Friday, April 22, 2016
Civilization 5 Multiplayer
In the picture above, the Romans (purple) and the Aztecs (all I can think of is guava-colored) have attacked Poland (red), capturing the cities of Lodz and Wroclaw, respectively. The Polish army is coming up from the south, so while the Roman army attempts to reinforce Wroclaw with legions, the Aztecs set the city ablaze, an absolute measure to prevent the Polish from recapturing it.
This exciting episode occurred in 260 AD in a multiplayer game of Civilization V. I've greatly enjoyed maneuvering empires through history (or something distantly related to history) in the Civilization series, but one of the least appealing aspects of Civ V is the not-so-good AI. Computer-controlled civilizations tend to be predictable and incompetent, and higher difficulty levels give computer civilizations more resources, not more skill. Today, for the first time, I decided to try playing Civilization with strangers on the internet to see if it was any more exciting.
The scenario above happened about fifteen minutes into my first game. Civilizations had been randomly selected and I was the Romans. Early in the game, Poland settled a city (Lodz) very near to Rome in a spot my settlers had been heading for, which was annoying, to say the least. I wasn't the only one miffed by Poland's prolific settling: within minutes, the Aztec player sent me a message asking if I wanted to help him take Poland down a notch or two. It was only after I agreed to this sneaky alliance that I noticed another message in my inbox, from Poland. Poland was apologizing for settling my spot (he hadn't seen that I was so close) and even offered me gold as compensation. Unfortunately for Poland, I had already committed to the sneak attack, so I turned down the gold (I didn't want to feel too guilty) and told Poland that everything was okay.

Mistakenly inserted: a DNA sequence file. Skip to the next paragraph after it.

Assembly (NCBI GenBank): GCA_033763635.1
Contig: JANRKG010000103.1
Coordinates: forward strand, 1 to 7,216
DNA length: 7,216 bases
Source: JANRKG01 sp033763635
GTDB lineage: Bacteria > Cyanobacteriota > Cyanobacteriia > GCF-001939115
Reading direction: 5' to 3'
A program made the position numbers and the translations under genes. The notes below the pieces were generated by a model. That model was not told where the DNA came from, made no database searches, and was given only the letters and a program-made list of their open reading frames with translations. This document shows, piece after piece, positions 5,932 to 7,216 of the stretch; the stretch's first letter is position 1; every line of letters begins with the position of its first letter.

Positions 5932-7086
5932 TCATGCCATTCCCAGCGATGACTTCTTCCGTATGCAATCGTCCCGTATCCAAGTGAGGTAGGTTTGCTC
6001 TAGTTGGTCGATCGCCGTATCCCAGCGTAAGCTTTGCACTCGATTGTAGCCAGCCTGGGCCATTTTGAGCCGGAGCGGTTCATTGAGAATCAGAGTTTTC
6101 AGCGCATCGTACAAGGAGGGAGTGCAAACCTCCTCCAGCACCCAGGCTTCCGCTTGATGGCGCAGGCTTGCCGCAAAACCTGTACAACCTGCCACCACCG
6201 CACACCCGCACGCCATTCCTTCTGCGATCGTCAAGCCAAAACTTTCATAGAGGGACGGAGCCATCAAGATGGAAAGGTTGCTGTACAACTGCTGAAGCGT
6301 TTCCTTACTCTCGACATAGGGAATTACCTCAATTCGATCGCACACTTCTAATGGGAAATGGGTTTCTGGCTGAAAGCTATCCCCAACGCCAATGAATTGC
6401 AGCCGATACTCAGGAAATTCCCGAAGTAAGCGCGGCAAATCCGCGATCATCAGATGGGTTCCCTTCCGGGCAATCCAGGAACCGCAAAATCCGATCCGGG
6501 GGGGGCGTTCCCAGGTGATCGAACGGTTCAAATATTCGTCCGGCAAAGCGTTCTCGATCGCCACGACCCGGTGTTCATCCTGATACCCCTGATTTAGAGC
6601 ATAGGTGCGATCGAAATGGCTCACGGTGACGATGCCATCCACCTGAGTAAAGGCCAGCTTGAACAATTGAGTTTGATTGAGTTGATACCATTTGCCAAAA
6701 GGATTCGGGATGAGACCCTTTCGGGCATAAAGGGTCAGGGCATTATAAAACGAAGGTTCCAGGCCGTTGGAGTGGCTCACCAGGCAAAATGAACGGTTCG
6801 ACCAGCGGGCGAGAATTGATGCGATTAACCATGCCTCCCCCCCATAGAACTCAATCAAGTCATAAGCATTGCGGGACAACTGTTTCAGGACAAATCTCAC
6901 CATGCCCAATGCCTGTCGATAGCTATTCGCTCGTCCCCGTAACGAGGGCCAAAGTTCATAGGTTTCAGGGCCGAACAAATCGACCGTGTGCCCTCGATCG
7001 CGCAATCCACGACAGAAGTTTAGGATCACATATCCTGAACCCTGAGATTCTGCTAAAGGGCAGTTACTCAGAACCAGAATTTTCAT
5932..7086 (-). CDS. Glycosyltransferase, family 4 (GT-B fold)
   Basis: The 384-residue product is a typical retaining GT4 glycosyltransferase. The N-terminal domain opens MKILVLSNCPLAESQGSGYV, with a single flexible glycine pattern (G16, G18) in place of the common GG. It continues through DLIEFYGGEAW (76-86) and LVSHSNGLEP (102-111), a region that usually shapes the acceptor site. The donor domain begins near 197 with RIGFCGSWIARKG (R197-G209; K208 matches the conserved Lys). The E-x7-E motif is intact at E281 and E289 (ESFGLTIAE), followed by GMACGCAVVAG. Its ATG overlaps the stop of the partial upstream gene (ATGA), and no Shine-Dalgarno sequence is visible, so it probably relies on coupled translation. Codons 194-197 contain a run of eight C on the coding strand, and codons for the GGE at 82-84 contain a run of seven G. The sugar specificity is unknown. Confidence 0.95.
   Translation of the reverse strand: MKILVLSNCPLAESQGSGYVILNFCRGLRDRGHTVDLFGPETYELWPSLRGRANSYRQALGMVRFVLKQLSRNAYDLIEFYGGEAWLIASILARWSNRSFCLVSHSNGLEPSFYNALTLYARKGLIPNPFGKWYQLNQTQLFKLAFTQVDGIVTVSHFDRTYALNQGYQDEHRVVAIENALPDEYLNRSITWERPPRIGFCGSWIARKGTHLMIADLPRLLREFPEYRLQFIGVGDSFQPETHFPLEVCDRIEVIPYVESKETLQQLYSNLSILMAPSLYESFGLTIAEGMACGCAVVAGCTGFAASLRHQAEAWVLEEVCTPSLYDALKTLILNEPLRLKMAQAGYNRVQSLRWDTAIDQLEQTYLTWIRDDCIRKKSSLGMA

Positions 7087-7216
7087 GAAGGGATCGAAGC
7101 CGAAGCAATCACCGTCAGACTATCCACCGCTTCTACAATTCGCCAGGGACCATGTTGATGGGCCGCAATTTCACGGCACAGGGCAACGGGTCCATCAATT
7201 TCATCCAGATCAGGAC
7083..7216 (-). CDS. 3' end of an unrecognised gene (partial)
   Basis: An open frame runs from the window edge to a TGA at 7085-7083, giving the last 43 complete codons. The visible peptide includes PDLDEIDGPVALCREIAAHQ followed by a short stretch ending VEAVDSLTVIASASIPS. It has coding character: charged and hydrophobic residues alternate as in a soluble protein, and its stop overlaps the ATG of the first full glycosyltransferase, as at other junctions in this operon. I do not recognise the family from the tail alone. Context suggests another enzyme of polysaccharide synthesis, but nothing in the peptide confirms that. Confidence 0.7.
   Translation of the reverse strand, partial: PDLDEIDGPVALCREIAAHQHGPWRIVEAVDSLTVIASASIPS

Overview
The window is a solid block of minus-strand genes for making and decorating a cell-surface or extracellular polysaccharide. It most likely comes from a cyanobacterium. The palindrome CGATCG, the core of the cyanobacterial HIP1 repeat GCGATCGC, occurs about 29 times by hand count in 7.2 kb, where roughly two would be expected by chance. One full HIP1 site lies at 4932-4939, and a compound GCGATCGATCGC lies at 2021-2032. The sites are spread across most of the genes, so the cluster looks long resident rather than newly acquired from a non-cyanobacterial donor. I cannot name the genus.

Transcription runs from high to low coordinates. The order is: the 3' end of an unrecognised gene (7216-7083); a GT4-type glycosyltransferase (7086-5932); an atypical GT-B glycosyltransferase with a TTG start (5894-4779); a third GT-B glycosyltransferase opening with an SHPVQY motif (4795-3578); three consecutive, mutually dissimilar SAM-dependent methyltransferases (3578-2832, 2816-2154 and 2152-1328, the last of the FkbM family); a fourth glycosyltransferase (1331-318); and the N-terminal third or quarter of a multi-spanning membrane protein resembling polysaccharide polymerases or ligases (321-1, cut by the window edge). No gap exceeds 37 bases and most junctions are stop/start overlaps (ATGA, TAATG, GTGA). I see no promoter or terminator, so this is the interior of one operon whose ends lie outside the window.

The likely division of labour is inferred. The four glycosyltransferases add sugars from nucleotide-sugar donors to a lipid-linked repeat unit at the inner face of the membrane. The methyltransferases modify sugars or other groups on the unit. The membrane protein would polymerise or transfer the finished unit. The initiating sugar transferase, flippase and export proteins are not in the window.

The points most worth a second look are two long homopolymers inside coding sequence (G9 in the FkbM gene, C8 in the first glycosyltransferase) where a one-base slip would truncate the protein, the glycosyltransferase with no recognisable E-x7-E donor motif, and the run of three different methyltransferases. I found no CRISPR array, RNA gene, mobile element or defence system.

Over the next several turns, the Aztecs and I built up armies and shared intel and resources-- I sent the Aztecs sugar to keep up happiness and the Aztecs sent me iron to build more legions. The Aztec player asked where I was from in real life, and I said Canada (it's one of those days). He said he was from Poland. As our in-game alliance grew, so did Poland's power. At one point, the Polish player asked me if I was building an army. I said that it was in my Roman nature to build armies. After that, I was sure to hide my legions from the view of Polish scouts so that he wouldn't know exactly how large my army had gotten.
On turn 77, the Aztecs and I both declared war on Poland-- Aztec forces attacked Wroclaw from the north and Roman legions came at Lodz from the south and east. The ambush was perfect-- Poland's entire army was off to the southwest in a war with a computer-controlled city-state. All of this leads to the screenshot above, and the meeting of three armies around the burning city of Wroclaw.
As all this writing suggests, I really enjoyed the multiplayer experience-- having human players makes every aspect of the game, from diplomacy to exploration to war, more exciting. Unfortunately, there are also some downsides; right after the Romano-Aztec attack on Poland, two other players (the Zulu and China) crashed out of the game and weren't able to reconnect, so we decided to start over. Still, I had a better time in that 20 minutes of multiplayer than I did in the last several hours I've played against computer players.